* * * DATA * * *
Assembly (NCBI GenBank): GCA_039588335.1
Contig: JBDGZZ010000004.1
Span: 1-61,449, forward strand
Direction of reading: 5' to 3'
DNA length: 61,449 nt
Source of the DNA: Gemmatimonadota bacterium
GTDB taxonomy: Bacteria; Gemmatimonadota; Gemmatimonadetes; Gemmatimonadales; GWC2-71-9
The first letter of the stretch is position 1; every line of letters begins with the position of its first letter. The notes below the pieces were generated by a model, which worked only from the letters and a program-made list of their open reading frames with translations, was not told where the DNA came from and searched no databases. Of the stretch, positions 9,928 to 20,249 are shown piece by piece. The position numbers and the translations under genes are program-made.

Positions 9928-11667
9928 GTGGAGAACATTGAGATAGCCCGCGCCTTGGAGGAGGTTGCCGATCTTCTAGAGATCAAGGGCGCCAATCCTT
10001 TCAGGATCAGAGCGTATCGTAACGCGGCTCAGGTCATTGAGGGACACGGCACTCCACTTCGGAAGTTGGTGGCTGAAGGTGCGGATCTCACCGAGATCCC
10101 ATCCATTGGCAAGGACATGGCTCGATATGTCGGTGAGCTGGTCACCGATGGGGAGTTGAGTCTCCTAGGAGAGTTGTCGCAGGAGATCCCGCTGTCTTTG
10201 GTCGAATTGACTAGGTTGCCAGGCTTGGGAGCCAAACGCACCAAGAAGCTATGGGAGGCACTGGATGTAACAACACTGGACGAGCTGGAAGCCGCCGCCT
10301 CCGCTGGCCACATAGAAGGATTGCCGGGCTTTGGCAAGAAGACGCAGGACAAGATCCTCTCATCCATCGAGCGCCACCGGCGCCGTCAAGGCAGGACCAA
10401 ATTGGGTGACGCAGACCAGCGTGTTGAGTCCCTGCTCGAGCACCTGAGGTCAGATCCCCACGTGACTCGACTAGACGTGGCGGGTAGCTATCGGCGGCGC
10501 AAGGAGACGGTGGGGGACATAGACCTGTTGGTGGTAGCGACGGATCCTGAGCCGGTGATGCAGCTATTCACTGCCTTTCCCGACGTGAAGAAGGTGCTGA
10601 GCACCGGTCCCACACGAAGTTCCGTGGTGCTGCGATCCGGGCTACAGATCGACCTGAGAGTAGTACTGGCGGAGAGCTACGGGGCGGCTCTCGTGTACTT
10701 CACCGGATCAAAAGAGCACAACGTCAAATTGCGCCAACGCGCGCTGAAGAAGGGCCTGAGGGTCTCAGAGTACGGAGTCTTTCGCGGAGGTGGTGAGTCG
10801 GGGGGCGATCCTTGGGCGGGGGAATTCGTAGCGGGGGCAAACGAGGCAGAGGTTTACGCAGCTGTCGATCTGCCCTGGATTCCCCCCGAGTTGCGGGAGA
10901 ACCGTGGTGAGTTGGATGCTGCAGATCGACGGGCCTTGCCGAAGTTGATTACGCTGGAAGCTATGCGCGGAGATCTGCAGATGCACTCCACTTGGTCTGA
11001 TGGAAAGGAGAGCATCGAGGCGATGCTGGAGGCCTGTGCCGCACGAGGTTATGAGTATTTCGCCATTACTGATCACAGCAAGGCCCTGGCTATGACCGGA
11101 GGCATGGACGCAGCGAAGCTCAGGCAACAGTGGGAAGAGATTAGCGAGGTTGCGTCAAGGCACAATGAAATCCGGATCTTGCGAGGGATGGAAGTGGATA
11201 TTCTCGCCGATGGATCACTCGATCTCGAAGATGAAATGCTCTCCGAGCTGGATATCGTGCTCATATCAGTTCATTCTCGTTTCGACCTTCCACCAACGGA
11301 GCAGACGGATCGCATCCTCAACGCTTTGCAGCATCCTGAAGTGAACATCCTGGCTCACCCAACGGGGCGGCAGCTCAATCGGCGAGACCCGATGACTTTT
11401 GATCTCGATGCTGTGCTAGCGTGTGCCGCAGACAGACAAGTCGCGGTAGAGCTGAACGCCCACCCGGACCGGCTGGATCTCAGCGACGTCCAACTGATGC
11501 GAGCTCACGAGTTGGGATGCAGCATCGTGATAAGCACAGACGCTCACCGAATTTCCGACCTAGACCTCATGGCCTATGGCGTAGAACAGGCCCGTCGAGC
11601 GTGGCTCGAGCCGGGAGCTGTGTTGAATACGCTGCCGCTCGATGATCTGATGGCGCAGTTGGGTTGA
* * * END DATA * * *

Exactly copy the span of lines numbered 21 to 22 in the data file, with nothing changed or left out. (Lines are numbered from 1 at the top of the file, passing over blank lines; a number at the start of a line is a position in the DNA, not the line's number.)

11001 TGGAAAGGAGAGCATCGAGGCGATGCTGGAGGCCTGTGCCGCACGAGGTTATGAGTATTTCGCCATTACTGATCACAGCAAGGCCCTGGCTATGACCGGA
11101 GGCATGGACGCAGCGAAGCTCAGGCAACAGTGGGAAGAGATTAGCGAGGTTGCGTCAAGGCACAATGAAATCCGGATCTTGCGAGGGATGGAAGTGGATA